I took a photo of an evening-primrose and quickly moved on along the trail. When I got home, I was eager, as always, to look through the photos and identify what I had found. The photo to the top right was a photo that I uploaded to iNaturalist and it kept suggesting "Primrose Moth" as an identification. I certainly didn't see a moth while in the field, but I looked closer, and to my surprise, there was a Primrose Moth! Not only one, but two! (They can be seen in the left bud.) I couldn't believe it! I was so excited, and I thought, "All I have to do is take some photos of evening-primrose and I'll find some pretty moths? That's easy!"
I went back the next day and along the same trail took photos of every blooming evening-primrose. One of them I could see had a moth. When I got home, I could see another plant had a moth and some eggs! Despite searching, I haven't been able to find any other Primrose Moths. And as I've learned since then, they can be quite localized and hard to find. I was just lucky enough to be in the right place at just the right time to find these cotton candy-colored cuties.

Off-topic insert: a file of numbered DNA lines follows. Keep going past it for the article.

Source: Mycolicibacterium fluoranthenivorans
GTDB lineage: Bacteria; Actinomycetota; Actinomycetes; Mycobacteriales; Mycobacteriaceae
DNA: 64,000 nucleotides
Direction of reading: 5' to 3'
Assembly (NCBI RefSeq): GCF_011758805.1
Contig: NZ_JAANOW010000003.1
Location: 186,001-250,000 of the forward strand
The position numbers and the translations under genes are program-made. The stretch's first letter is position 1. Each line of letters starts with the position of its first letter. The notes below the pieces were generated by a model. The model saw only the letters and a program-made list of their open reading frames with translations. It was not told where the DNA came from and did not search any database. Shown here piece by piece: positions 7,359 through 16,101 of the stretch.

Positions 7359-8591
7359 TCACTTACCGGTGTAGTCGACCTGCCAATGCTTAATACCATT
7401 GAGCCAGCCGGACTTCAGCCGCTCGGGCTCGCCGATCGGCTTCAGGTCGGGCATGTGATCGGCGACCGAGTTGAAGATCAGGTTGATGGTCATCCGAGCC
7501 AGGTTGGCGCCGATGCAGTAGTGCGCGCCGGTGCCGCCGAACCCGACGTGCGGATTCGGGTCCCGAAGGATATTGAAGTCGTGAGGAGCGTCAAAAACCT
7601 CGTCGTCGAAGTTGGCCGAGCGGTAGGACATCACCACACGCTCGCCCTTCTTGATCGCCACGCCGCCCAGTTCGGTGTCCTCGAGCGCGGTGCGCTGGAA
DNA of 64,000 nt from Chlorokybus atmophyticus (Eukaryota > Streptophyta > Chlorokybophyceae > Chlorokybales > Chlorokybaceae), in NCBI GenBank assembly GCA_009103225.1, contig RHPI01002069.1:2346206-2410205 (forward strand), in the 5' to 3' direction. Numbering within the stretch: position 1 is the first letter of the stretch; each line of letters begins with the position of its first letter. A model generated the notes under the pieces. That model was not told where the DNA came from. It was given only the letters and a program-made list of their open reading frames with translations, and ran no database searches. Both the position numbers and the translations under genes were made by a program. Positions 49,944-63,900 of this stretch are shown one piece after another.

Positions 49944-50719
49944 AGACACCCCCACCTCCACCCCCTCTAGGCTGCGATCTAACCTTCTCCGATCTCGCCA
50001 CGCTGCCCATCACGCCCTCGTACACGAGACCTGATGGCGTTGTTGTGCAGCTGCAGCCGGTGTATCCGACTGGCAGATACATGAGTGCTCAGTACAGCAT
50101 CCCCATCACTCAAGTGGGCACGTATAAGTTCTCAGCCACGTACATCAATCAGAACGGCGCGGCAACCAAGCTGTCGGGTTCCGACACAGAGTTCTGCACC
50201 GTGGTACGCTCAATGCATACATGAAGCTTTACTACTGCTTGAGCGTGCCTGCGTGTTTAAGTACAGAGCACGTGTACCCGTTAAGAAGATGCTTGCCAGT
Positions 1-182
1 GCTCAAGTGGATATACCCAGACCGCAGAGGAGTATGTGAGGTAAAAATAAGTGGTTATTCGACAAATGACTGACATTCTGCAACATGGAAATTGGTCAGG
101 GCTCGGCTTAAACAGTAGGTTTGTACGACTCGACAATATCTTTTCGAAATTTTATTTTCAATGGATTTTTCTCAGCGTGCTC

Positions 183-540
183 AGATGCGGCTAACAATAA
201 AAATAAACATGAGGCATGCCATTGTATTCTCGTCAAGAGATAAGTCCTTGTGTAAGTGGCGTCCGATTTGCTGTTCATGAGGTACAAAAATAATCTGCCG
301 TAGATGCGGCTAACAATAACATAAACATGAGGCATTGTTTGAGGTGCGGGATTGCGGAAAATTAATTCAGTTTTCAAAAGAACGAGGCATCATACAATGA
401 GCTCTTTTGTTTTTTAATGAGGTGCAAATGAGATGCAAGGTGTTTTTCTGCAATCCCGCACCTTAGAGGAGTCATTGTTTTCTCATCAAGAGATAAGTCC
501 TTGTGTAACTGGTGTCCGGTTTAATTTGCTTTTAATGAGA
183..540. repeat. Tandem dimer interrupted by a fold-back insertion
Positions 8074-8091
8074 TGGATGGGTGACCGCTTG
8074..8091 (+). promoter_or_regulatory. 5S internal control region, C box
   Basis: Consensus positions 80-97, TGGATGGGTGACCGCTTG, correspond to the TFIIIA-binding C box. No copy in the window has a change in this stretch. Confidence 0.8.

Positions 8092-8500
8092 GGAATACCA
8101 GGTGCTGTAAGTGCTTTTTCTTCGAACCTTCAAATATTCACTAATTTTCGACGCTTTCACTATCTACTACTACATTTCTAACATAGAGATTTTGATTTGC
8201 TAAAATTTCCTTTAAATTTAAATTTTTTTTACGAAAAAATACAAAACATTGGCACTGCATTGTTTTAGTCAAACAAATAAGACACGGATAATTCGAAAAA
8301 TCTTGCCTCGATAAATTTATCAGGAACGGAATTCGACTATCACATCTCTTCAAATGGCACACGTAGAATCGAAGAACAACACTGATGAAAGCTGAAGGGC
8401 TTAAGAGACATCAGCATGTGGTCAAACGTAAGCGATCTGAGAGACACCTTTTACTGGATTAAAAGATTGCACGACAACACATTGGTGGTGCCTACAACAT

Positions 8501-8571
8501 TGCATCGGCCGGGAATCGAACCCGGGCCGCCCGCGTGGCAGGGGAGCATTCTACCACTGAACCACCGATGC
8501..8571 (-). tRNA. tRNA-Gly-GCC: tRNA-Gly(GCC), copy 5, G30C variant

The Primrose Moth (Schinia florida) has a range from Nova Scotia to the Great Lakes region to northern Florida. Larvae go through five instars before burrowing in the ground to pupate overwinter. There is one generation per year, with the adult flight period timed to coincide with the bud development of its larval host plants. Adults are nocturnal, and often rest in the flowers of evening-primroses during the day.
The mimicry of the moth to the buds of the plant is such impressive camouflage. Looking at them side-by-side, you can definitely tell how someone could overlook a moth in the flowers of an evening-primrose.
Nature is amazing!
Photos by Jasmine Cupp
References: D.F. Hardwick (1970). "The life history of Schinia florida". Journal of the Lepidopterists' Society. 24 (4): 282-287.